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Another Serendipitous Discovery

It's amazing how one can be born and grow up somewhere and never learn about some of the most important places or events in its history until adulthood or old age. The schools simply failed to teach those things, and parents never thought of doing so.

As I've mentioned in earlier posts, I was born and grew up in Knoxville, Tennessee, but never was taught that a major Civil War battle occurred there. I learned of the event only after reaching college. At the time of the war, the Battle of Knoxville (or Fort Sanders) was considered on the par with the Battle of Gettysburg in military importance. But I grew up thinking every time I heard the words Fort Sanders only of Fort Sanders Presbyterian Hospital, which was located on the site where the bastion stood.

Then, while on a trip to the Southwest, I made a serendipitous stop at the U.S. Cavalry Museum at Fort Reno, Oklahoma, where I learned that German and Italian POWs were incarcerated during World War II. My subsequent research into similar POW camps led to my discovery of Camp Crossville, a POW camp that had existed in Crossville, Tennessee, just west of Knoxville.

My latest discovery was Camp Tyson, which was located farther west of Knoxville near Paris, Tennessee, and named for Brigadier General Lawrence Tyson, a prominent Knoxvillian who served during World War I. (Knoxville's McGhee Tyson Airport and the adjacent McGhee Tyson Air Force Base, home of the 134th Air Refueling Wing, are also named for him.)

Camp Tyson was the only World War II barrage balloon training center in the United States. There, soldiers were taught to build, fly, and repair large (35 ft. diam., 85 ft. long) helium- or hydrogen-filled balloons for use in aerial defense. (See training session in progress in the photo to the right.) The 2,000-acre camp boasted 450 buildings and trained approximately 20,000 to 25,000 soldiers during the course of the war. It was a staging area for soldiers who were deployed throughout the various theaters of the war. It also was used as a POW camp.

The barrage balloons were made of two-ply cotton fabric impregnated with synthetic rubber. They cost between $5,000 and $10,000 each. The soldiers gave them various nicknames, including "air whales," "big bags," and "sky elephants." Enemy bomber and fighter pilots called them trouble. (See balloon being launched in photo to the left.)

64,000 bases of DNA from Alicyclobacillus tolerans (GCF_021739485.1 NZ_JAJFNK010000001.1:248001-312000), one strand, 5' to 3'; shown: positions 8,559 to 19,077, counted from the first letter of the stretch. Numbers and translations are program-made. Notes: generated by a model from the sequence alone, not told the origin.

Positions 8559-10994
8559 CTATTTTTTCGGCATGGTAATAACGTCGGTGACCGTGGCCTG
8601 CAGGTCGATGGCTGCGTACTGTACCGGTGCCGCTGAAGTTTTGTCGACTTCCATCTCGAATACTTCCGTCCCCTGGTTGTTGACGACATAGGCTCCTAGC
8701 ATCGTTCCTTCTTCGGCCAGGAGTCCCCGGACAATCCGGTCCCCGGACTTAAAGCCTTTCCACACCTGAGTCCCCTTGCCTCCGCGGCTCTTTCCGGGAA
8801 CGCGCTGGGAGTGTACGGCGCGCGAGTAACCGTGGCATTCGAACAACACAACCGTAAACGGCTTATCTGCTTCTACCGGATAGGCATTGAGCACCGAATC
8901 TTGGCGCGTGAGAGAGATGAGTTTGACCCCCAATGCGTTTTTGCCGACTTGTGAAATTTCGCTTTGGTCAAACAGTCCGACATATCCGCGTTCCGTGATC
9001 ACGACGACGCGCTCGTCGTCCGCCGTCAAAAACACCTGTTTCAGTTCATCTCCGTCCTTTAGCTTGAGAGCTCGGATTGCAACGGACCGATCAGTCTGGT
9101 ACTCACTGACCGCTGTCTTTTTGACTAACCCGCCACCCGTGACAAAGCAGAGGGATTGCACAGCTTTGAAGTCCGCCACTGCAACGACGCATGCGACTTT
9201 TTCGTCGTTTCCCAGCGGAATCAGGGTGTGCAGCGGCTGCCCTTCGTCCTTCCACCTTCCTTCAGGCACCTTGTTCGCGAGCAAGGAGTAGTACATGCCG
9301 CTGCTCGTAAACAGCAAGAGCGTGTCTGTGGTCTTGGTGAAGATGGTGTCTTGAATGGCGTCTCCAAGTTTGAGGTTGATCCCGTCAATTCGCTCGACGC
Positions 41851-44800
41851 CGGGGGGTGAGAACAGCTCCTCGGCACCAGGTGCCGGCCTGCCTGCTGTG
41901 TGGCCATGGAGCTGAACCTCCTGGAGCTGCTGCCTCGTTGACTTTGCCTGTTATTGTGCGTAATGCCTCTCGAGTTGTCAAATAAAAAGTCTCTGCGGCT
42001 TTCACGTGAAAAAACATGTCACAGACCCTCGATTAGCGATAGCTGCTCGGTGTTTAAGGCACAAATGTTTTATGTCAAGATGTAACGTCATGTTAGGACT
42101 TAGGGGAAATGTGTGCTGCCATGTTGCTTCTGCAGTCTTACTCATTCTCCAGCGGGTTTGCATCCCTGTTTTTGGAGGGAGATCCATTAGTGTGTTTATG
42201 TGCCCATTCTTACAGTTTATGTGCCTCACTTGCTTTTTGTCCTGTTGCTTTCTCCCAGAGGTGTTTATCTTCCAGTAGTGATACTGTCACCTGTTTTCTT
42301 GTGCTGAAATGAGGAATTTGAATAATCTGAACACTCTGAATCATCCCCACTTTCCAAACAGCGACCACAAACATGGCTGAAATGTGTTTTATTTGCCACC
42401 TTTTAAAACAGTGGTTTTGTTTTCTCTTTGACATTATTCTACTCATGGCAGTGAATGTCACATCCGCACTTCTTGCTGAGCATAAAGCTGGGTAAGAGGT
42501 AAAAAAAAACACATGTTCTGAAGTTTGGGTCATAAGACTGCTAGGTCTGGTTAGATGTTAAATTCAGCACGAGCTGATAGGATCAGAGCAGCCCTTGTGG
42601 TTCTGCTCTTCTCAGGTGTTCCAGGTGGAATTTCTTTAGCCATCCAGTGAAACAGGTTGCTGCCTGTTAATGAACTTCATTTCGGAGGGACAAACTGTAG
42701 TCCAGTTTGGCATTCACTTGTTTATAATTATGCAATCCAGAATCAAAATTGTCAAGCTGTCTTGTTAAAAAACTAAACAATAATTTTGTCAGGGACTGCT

The balloons were suspended 9,000 to 12,000 feet in the air and tethered by steel cables near important buildings, bridges, ships, and other vulnerable structures to deter low-flying enemy planes. Sometimes explosives were attached to the cables to further discourage enemy planes from coming close to the structures the balloons were protecting.

The buildings at Camp Tyson included not only barracks for 535 officers and more than 8,000 enlisted men but also a 400-bed hospital, a 2,500-seat theater, a post office, a service club, two chapels, a library, a hydrogen-generation plant, an incinerator, a balloon hangar, a motor pool building, and a sewage treatment plant. It also had ten miles of asphalt-covered roads and five miles of railroad tracks. The camp even had its own newspaper called, appropriately, The Gas Bag.

When the soldiers completed their training at Camp Tyson, they were deployed to places in the various theaters of war to provide antiaircraft duty, including flying the balloons, repairing damaged balloons, helping with antiaircraft artillery, and manning searchlights. (The photo to the left shows barrage balloons protecting the invasion fleet off the beaches of Normandy.)

Now why weren't we Tennessee boys and girls taught about this important base when we were in school? Perhaps it was overshadowed by the more earth-shattering story of what took place closer to home in Oak Ridge, where the first atomic bombs were fabricated. Nonetheless, it's such serendipitous discoveries that make history a never-ending supply of interesting research material.

What similarly serendipitous discoveries have you made about your hometown or state?

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